Read the discussion questions
    1. To which part(s) of the story do you think the title relates? What is the choice, and why is it destined? Is there more than one choice, and if so, which ones are inherently required?

    1. How does free will play a role in the story? Do you think it adequately explains the issues raised concerning how people treat one another? Why or why not? What other explanations might you give?

    1. With which character could you most identify? Why? Which character motivated you the most? In what way?

    1. One of the themes of the book is reconciliation. To what extent do you think reconciliation is important today? What limits do you think should be placed on attempts to reconcile?

    1. If you could spend a day with one character from the book, asking any question you wanted, with whom would you spend that day, and what would you ask?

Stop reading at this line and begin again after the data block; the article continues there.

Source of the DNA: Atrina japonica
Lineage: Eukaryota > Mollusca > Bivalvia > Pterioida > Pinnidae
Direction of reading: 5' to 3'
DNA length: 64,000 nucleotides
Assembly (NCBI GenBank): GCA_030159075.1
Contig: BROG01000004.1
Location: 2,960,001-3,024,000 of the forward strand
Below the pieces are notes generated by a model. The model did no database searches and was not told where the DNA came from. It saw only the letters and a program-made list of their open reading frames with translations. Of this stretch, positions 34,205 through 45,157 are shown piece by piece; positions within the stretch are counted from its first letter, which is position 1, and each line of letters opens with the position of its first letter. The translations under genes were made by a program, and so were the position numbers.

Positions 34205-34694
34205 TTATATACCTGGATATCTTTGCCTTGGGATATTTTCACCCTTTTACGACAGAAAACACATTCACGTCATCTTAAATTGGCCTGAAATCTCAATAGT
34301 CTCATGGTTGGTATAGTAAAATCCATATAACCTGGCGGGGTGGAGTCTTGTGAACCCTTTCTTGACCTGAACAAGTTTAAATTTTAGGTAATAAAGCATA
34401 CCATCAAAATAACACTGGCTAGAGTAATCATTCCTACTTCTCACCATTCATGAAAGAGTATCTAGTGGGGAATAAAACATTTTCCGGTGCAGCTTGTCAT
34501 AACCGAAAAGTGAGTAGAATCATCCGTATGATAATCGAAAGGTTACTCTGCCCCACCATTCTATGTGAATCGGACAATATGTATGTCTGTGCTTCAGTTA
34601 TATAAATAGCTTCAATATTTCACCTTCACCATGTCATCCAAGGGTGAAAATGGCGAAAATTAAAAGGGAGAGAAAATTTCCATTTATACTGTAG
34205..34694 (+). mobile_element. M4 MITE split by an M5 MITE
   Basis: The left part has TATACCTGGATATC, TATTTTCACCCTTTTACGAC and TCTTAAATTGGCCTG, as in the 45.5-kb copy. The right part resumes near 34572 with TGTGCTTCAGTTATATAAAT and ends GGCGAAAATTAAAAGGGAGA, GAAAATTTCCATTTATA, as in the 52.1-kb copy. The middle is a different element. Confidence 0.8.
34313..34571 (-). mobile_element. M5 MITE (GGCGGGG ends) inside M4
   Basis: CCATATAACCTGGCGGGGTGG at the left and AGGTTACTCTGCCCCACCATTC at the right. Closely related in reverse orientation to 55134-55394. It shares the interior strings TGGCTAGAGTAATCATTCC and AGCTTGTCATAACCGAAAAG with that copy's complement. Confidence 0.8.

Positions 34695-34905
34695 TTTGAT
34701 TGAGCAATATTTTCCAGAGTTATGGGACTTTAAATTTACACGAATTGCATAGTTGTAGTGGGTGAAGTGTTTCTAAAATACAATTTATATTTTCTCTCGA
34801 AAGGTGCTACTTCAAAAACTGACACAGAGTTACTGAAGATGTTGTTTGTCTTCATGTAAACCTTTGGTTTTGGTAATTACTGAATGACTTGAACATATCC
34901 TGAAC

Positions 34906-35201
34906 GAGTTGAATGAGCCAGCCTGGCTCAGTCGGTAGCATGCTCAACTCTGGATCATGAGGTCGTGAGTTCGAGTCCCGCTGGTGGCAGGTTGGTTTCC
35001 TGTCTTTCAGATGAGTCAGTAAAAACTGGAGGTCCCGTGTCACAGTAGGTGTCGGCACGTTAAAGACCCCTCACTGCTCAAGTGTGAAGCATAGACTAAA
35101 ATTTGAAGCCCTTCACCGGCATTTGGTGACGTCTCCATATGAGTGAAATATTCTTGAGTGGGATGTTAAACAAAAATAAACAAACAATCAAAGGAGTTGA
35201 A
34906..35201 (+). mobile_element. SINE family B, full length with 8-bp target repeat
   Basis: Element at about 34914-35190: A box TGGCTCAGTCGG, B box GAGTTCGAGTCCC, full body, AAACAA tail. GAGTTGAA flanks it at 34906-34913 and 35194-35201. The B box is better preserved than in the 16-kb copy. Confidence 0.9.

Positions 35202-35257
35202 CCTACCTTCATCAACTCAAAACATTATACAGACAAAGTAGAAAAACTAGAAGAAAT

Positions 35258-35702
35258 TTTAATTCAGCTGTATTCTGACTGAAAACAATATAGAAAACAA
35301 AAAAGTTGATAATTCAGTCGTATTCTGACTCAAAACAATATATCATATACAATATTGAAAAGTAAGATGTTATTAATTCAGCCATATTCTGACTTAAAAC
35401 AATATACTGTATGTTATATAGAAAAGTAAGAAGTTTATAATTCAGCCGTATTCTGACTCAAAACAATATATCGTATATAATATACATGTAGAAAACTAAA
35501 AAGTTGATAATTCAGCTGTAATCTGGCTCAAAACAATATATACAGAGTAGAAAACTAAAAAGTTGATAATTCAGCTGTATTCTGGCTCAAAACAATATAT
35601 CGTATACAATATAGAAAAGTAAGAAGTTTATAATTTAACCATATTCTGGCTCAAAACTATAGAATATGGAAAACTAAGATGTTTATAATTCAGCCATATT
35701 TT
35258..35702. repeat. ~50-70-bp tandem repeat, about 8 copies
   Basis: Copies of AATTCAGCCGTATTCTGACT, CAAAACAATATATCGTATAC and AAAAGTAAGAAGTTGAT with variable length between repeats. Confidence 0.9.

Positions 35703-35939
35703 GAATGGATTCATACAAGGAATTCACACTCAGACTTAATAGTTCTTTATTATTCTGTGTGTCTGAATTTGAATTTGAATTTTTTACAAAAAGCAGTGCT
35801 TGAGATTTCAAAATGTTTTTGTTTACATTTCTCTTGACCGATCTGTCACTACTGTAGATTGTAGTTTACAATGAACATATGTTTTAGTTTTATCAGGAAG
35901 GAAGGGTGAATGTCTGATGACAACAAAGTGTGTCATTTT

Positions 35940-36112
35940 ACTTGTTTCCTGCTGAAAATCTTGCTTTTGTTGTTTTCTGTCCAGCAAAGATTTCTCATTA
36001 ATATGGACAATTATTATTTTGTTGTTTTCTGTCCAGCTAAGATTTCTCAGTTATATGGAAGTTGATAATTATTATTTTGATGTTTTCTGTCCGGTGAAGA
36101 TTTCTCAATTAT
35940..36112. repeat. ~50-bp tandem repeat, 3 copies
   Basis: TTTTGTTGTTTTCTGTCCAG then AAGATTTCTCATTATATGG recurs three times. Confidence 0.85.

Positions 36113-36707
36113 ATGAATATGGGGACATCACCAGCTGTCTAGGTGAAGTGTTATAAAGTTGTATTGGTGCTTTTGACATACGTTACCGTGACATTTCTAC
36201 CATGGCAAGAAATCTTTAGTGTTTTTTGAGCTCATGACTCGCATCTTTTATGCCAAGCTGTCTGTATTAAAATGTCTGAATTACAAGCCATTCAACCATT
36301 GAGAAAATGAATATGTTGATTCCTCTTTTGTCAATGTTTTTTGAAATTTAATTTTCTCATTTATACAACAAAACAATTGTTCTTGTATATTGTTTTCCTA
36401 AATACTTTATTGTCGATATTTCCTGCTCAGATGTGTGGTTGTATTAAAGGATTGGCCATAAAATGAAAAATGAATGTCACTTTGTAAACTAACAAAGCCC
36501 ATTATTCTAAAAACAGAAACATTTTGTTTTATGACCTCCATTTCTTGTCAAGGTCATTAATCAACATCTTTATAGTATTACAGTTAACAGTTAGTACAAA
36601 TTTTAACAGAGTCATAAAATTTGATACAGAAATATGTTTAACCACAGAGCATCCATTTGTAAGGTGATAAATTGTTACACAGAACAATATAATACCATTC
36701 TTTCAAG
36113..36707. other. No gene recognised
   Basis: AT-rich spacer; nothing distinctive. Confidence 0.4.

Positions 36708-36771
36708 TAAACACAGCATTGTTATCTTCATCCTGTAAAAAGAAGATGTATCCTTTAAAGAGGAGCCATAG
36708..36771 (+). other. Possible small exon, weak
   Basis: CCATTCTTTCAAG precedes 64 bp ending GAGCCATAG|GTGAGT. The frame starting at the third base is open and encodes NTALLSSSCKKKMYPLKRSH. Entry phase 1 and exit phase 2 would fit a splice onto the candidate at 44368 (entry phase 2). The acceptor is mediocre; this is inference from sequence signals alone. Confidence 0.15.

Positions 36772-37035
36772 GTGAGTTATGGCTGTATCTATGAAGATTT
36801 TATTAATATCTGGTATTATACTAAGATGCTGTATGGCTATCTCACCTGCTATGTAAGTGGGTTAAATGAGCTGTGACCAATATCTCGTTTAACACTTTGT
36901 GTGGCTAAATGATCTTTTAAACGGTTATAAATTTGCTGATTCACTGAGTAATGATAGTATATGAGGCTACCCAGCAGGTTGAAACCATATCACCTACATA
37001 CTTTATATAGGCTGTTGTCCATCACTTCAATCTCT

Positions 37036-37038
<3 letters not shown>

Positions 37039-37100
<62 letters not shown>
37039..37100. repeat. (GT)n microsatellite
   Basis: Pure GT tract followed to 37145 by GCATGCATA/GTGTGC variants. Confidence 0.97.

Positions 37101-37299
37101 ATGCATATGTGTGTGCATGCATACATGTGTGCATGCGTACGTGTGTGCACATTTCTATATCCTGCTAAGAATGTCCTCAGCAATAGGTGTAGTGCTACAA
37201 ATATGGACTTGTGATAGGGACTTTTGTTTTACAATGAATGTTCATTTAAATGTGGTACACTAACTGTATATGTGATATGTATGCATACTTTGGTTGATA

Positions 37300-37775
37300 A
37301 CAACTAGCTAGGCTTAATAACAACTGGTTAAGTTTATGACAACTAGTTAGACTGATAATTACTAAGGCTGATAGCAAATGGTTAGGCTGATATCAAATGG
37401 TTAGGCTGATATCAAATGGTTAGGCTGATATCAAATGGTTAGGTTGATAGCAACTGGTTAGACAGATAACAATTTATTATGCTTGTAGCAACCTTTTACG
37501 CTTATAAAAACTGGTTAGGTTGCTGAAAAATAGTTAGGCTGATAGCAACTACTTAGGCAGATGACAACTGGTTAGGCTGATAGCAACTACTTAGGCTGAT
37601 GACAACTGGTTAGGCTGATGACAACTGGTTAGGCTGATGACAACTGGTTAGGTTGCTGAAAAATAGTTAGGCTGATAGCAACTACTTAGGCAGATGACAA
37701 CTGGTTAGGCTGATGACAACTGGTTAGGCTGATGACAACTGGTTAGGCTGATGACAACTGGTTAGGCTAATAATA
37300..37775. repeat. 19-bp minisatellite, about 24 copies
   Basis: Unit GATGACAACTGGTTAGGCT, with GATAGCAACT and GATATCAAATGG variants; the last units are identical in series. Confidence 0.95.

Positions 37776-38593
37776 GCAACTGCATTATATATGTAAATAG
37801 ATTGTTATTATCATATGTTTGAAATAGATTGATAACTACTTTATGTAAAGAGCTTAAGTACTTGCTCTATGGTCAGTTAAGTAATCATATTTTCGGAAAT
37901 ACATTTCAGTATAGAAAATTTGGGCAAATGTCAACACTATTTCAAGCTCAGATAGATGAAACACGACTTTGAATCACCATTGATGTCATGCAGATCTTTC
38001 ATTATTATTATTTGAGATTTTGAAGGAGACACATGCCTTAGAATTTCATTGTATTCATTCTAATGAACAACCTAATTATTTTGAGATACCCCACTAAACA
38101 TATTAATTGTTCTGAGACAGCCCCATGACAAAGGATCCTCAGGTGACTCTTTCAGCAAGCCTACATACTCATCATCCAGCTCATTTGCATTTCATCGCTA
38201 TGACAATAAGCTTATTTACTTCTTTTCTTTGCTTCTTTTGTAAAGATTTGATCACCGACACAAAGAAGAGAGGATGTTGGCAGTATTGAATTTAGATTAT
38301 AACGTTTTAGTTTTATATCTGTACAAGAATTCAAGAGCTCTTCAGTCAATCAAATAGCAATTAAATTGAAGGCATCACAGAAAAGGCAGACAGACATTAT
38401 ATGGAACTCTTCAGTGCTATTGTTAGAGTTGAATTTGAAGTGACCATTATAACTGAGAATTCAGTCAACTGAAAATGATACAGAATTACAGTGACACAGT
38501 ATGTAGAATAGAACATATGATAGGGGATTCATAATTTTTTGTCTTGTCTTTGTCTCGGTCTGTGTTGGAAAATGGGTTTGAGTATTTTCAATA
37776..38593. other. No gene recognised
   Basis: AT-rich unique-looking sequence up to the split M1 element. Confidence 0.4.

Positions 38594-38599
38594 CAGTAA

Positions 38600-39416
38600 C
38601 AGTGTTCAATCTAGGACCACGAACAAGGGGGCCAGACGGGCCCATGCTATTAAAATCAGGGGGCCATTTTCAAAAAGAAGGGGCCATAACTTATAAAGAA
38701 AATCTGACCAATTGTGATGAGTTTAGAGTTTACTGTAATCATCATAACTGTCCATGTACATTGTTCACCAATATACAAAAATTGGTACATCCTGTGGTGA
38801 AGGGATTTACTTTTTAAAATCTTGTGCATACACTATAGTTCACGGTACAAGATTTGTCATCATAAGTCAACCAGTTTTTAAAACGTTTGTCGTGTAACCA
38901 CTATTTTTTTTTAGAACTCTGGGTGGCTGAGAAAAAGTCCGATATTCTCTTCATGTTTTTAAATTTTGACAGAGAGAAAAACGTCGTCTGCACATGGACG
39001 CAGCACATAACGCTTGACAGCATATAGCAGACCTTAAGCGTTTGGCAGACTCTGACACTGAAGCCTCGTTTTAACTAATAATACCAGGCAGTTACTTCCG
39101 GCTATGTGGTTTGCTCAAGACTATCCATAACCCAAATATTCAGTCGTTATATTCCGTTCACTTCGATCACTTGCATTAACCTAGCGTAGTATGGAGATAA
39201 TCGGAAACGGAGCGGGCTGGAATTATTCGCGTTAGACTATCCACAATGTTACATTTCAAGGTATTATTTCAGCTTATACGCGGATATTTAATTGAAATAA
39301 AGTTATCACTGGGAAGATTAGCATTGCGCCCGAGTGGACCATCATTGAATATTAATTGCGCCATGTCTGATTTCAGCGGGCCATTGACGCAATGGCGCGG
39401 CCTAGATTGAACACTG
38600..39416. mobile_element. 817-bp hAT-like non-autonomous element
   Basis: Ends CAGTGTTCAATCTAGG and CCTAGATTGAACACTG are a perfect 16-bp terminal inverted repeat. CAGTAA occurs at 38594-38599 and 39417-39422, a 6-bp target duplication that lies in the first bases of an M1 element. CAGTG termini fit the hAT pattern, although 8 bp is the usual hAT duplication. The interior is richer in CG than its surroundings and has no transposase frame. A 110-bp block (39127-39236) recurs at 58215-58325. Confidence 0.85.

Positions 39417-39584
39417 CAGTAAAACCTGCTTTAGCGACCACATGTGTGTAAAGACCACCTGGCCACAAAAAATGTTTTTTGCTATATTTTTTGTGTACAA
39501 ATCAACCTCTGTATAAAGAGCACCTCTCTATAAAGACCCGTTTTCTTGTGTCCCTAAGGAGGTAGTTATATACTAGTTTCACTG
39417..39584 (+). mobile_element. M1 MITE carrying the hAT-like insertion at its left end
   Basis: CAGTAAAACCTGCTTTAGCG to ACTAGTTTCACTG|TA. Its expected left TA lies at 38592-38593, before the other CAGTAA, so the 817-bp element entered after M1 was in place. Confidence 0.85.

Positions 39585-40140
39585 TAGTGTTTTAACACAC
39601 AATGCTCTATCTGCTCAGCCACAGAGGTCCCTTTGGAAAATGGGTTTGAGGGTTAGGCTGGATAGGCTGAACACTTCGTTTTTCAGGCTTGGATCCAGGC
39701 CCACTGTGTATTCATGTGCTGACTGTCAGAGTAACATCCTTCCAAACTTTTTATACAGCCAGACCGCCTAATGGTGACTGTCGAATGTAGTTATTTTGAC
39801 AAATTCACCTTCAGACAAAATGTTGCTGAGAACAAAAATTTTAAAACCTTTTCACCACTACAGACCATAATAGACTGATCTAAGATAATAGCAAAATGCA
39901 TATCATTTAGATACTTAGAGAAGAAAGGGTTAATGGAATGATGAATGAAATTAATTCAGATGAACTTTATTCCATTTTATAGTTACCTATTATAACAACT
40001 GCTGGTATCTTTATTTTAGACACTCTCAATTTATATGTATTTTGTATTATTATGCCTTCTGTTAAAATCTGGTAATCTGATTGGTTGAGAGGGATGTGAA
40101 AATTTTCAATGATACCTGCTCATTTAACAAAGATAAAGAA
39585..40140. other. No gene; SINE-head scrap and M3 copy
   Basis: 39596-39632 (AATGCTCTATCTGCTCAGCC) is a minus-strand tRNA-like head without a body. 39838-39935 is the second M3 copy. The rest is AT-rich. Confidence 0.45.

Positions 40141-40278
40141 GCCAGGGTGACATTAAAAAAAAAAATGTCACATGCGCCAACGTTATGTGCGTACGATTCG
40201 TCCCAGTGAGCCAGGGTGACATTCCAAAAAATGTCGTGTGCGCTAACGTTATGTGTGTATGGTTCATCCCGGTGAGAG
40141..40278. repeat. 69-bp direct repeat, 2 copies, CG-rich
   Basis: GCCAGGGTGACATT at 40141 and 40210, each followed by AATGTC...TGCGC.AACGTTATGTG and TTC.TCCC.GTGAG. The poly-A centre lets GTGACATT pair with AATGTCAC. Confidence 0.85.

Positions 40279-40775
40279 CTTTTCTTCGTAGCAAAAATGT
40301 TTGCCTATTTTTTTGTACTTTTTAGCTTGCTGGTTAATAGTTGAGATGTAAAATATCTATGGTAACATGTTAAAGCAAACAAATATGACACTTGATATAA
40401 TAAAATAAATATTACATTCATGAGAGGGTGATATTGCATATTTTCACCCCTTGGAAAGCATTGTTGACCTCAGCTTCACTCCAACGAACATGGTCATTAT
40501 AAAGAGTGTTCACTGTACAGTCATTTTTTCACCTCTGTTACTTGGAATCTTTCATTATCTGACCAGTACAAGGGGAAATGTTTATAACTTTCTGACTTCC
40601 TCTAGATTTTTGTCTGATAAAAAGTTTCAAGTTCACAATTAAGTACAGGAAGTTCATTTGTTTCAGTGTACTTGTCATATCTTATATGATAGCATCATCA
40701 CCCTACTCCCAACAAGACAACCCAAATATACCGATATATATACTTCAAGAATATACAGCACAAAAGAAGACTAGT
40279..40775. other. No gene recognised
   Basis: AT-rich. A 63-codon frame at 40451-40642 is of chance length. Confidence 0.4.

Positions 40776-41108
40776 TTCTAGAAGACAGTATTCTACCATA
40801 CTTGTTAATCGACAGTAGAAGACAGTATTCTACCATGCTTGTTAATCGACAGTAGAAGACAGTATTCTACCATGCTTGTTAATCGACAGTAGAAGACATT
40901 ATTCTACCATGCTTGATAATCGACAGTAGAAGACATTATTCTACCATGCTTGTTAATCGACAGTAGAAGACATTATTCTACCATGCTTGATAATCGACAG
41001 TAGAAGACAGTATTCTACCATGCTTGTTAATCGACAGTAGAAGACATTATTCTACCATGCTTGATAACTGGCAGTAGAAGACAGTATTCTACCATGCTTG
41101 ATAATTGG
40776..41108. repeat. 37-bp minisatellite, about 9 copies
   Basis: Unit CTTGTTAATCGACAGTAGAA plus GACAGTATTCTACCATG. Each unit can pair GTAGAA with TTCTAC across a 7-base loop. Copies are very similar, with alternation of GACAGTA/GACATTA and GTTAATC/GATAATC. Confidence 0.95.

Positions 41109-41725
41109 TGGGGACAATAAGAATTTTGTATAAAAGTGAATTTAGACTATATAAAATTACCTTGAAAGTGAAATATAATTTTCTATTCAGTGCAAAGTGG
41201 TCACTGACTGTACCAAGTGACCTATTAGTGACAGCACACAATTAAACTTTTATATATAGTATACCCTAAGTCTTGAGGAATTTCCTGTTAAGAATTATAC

1. In the book, David struggles with balancing work and family life, which is a common problem for congregational clergy, who are always on call. What solutions would you suggest for someone in this position? Have issues of work-life balance affected you, and if so, how have you dealt with it?

    1. How does the presentation of egalitarian Judaism make Destined to Choose different from or similar to other works of Jewish fiction you’ve read?

    1. In what ways does the book address the assimilation of difficult experiences, such as child abuse, bullying, mental health issues? How does it address the integration of the Shoah into the psyche of the Jewish community?

    1. How does the book’s setting in Minneapolis affect the story? In what way might the story be affected if it took place in a bigger city such as Los Angeles or New York? How might it be affected in a small town?

  1. Does Destined to Choose support or challenge your idea of Jews and Judaism? How?

Download the discussion questions